Firms have traditionally responded to environmental violations by increasing information disclosure and/or communication to manage stakeholder perceptions. As such, these approaches may be symbolic in nature, with no genuine intention to improve the environment. We draw from restorative justice grounded in stakeholder theory and explore a relatively new approach in the form of supplemental environmental projects (SEPs) aimed at restoring the environment, and empirically examine the role of corporate governance (board structure) in firms’ decisions to undertake reparative actions. Using environmental violations and SEPs data from the US Environmental Protection Agency between 2002 and 2015, we find that firms with smaller boards are more likely to undertake SEPs. We also find that firms with higher board independence and CEO duality undertake SEPs more frequently; however, board gender diversity and the existence of a sustainability committee appear to have no impacts. These results are robust to propensity score matching and an alternative data source. We extend the scope of stakeholder theory by emphasizing a new approach—restorative justice—by which corporations can repair damaged relationships and also improve the environment. We also contribute to corporate governance and environmentalism literature by identifying governance structures that promote environmental restorative justice. Thus, our study will inform different stakeholders, including regulators, shareholders, and boards of directors, and will open new avenues for business ethics scholarship.
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As defined by FindLaw Attorney Writers, “an environmental violation occurs when an activity or an existing condition does not comply with an environmental law or regulation. Environmental violations can include (but are not limited to) smoke or emissions, improper disposal of hazardous waste, exceedances of pollutant limits” (for more, see https://corporate.findlaw.com/law-library/environmental-violation.html). Some recent and horrendous examples of corporate environmental violations include the Deepwater Horizon oil spill, Volkswagen’s emission scandal (violation of the Clean Air Act), and Wood Group PSN’s violation of the Clean Water Act.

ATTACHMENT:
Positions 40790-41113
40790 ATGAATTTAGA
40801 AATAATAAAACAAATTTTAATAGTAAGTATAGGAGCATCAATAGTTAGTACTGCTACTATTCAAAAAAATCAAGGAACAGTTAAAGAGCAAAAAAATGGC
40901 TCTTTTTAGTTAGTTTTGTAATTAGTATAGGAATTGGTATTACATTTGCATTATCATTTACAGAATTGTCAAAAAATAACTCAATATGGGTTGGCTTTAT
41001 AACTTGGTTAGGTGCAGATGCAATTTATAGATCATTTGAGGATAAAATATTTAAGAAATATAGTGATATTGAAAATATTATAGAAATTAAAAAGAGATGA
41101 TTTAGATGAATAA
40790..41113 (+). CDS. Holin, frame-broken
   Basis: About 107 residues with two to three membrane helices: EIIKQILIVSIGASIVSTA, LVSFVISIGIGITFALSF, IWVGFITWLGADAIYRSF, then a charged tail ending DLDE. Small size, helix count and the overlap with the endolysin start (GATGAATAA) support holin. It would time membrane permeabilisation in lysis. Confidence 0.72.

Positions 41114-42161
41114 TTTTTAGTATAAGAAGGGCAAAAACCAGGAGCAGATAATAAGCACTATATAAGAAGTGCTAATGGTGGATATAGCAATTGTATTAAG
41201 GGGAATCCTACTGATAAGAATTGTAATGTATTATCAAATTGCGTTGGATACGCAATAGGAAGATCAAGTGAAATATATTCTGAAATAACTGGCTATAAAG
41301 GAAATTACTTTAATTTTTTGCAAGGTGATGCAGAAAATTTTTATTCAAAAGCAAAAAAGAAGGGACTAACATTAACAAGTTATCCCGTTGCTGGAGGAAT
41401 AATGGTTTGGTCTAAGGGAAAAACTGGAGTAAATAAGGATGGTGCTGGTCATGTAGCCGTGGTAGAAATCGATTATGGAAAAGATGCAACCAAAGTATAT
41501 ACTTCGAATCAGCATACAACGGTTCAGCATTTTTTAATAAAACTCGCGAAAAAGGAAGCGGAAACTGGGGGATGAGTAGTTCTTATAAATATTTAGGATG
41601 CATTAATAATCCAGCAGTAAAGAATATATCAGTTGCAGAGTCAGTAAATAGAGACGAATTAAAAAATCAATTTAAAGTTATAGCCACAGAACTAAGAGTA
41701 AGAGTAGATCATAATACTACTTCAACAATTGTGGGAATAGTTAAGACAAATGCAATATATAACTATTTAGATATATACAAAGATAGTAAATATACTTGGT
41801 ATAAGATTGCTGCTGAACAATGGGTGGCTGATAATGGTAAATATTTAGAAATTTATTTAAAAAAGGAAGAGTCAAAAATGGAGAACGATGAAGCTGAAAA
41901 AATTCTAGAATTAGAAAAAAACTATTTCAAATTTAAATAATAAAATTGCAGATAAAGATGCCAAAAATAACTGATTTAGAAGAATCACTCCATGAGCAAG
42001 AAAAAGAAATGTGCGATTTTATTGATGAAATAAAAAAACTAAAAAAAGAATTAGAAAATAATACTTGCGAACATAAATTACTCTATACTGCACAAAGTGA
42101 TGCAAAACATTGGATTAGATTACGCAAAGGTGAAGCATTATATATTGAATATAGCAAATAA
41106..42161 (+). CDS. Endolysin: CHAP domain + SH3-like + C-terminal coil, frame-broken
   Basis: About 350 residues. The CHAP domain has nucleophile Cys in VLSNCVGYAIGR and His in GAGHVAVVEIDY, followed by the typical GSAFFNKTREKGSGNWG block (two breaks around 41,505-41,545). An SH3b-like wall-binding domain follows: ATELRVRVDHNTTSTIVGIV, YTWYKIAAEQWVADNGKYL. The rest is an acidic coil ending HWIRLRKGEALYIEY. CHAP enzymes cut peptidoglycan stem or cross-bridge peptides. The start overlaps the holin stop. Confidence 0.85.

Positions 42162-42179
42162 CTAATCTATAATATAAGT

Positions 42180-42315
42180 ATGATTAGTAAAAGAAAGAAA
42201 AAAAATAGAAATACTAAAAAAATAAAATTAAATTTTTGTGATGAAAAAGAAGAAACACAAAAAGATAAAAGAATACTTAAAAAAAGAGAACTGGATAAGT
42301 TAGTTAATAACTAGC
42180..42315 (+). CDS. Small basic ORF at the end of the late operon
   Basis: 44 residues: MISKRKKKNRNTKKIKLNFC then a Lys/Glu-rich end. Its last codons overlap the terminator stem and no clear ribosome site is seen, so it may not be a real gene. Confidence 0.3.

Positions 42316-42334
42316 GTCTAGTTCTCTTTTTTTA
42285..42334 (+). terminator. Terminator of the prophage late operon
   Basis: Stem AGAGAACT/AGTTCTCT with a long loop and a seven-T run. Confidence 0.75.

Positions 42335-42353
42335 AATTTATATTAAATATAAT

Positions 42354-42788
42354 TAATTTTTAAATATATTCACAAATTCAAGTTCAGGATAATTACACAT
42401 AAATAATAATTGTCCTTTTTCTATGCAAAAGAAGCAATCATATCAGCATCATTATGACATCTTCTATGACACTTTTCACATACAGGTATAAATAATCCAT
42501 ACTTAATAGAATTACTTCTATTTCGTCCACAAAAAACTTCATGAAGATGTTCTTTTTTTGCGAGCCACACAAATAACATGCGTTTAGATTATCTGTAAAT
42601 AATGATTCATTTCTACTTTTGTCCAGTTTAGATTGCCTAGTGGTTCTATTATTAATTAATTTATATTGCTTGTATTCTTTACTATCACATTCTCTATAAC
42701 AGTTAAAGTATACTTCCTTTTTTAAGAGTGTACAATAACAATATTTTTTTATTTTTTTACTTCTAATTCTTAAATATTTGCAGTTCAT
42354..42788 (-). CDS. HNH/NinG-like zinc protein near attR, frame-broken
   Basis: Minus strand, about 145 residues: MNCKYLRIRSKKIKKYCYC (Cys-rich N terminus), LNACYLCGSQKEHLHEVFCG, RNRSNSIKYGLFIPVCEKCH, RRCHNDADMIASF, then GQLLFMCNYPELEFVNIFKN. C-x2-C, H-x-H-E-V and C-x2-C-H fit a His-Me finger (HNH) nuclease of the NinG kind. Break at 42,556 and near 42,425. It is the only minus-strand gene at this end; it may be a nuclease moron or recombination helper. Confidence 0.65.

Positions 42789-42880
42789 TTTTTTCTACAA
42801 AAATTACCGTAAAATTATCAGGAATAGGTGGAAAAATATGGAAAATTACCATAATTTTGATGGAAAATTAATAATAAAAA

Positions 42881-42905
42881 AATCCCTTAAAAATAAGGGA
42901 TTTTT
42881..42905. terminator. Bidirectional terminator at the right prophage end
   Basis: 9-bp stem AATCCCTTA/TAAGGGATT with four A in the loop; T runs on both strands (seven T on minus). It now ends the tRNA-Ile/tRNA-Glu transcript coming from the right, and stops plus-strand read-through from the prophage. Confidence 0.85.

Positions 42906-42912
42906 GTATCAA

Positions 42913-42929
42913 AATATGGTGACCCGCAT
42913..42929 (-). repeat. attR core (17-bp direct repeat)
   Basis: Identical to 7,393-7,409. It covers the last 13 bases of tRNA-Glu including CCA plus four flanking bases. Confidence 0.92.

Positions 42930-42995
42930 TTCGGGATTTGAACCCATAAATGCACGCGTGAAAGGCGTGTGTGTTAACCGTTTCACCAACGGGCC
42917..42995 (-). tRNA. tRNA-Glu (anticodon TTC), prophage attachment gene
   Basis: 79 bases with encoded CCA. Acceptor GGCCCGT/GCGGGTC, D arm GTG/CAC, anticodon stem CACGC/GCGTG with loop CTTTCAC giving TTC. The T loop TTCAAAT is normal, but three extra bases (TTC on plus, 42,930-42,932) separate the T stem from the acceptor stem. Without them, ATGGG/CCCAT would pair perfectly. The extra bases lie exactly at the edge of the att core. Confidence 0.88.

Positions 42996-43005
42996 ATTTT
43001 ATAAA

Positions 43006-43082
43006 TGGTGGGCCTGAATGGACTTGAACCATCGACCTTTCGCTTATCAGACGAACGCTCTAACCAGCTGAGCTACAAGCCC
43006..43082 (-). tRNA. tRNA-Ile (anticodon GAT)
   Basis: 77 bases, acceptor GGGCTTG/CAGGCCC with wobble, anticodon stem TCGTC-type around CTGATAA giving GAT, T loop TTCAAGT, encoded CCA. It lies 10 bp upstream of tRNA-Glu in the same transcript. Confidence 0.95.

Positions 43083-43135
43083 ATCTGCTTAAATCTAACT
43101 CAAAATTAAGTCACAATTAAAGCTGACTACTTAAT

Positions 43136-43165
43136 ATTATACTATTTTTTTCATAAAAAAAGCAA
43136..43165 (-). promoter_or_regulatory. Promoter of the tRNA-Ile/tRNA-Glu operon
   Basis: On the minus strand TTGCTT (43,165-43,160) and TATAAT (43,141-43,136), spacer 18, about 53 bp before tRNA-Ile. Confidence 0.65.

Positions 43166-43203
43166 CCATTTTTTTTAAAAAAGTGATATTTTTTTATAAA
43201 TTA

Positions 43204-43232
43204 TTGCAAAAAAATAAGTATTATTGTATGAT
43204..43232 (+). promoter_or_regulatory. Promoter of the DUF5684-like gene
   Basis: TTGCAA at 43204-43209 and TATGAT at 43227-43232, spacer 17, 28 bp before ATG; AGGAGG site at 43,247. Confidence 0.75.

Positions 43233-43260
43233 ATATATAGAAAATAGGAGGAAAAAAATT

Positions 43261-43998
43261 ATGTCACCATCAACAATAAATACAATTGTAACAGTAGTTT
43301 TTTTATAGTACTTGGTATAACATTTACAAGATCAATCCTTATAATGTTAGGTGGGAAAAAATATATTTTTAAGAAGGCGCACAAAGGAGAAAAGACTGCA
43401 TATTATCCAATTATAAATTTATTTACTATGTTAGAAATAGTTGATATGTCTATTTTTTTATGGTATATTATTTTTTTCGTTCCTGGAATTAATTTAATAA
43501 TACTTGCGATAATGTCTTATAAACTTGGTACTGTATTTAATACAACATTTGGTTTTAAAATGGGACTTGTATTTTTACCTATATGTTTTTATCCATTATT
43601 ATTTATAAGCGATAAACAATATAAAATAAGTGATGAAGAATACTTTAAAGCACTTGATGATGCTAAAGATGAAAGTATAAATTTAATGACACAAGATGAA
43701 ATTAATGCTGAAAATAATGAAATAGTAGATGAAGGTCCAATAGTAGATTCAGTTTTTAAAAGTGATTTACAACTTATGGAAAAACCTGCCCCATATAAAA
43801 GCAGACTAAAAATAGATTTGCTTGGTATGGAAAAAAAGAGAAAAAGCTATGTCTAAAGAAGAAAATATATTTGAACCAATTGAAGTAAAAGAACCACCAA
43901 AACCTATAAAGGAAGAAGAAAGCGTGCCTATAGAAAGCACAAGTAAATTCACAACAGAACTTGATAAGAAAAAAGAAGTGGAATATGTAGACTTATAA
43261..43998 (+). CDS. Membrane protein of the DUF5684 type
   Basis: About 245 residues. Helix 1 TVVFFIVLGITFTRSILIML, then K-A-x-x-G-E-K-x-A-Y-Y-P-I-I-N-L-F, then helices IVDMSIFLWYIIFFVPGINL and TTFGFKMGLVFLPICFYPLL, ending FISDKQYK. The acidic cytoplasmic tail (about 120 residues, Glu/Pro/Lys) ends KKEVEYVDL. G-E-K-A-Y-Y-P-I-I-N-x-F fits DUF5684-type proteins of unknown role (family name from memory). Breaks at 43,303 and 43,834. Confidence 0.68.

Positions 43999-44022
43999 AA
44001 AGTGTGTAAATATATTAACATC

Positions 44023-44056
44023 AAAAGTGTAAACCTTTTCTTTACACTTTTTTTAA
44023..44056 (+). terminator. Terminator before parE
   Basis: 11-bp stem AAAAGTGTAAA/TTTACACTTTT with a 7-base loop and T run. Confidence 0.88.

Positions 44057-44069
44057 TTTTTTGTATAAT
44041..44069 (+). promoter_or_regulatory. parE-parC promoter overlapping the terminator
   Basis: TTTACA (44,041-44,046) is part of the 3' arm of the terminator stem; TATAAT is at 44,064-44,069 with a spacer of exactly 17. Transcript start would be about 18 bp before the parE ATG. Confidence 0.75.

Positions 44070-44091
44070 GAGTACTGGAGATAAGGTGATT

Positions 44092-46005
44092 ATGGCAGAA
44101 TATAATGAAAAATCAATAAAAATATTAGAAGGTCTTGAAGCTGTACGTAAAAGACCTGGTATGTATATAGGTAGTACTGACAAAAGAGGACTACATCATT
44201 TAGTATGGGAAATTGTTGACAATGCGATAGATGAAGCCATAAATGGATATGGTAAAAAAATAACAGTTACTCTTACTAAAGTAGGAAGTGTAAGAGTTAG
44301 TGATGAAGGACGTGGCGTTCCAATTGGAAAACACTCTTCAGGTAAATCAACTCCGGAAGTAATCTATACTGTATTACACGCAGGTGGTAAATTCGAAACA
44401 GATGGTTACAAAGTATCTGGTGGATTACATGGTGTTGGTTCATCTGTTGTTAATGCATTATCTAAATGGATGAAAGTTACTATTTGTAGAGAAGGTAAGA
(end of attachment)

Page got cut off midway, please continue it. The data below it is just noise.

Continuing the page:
The three core components (relationships) of restorative justice model are (a) the offenders feel the moral responsibility or harm of their offence and offer to make amends/moral repair, (b) victims acknowledge the amends and offer forgiveness, and (c) the offenders are reintegrated back into their communities.
Braithwaite (2002) presents the excellent example of the Colonial Mutual Life Insurance Company of Australia, which was involved in insurance frauds and cheated thousands of customers. The company later adopted a restorative justice approach and made amends by publicly expressing their guilt, compensated over 2000 policy-holders, and funded an educational trust. This example depicts all the stages involved in restorative justice, i.e. acknowledging the responsibility of the offence, offering amends, and rehabilitation.
In their rich discussion on restorative justice, Goodstein and Butterfield (2010) provide answers to when, who, and what matters in ethics. With regards to “when ethics matter”, ethics matter when an unethical activity has occurred. In the context of our study, ethics matter when firms violate environmental laws. Regarding “who matters in ethics”, all the stakeholders involved/affected, i.e. wrongdoers, victims, and those who can reintegrate the offenders. Finally, with respect to “what matters in ethics”, moral repair is necessary when a moral relationship is damaged.
In her rich discussion of moral repair under a restorative justice perspective, Walker (2006) suggests that moral repair is a responsibility that involves multiple parties. For example, the moral repair for offenders is making amends; for victims, it is offering forgiveness; and for the community, it is reintegrating the offender back into the community.
For more details, see https://www.epa.gov/history/epa-history-documents-about-agency-accomplishments.
For more details of this case, see https://www.epa.gov/enforcement/case-summary-avx-agrees-pay-366250000-towards-clean-new-bedford-harbor-mass.
See the revised EPA policy regarding SEPs at https://www.epa.gov/sites/production/files/2015-04/documents/sepupdatedpolicy15.pdf.
The US-EPA divides environmental violations into the following types. Clean Air Act (CAA), Comprehensive Environmental Response, Compensation, and Liability Act (CERCLA), Comprehensive Environmental Response, Compensation, and Liability Act (CERCLA), Clean Water Act (CWA), Emergency Planning and Community Right-to-know Act (EPCRA), Federal Insecticide Fungicide, and Rodenticide Act (FIFRA), Marine Protection, Research, and Sanctuaries Act (MPRSA), Resource Conservation and Recovery Act (RCRA), Safe Drinking Water Act (SDWA), and Toxic Substances Control Act (TSCA).
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I would like to thank Associate Editor and two anonymous reviewers for their useful comments on the earlier version of this paper. I would also like to thank Professor David Lont for guiding remarks on data matching issues, Khurshid Ali for assistance in data collection, and Marianne Lown for proofreading. Any errors are my own.
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See Table 7.
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Nadeem, M. Corporate Governance and Supplemental Environmental Projects: A Restorative Justice Approach. J Bus Ethics (2020). https://doi.org/10.1007/s10551-020-04561-x
- Restorative justice
- Stakeholder theory
- Environmental violations
- Corporate governance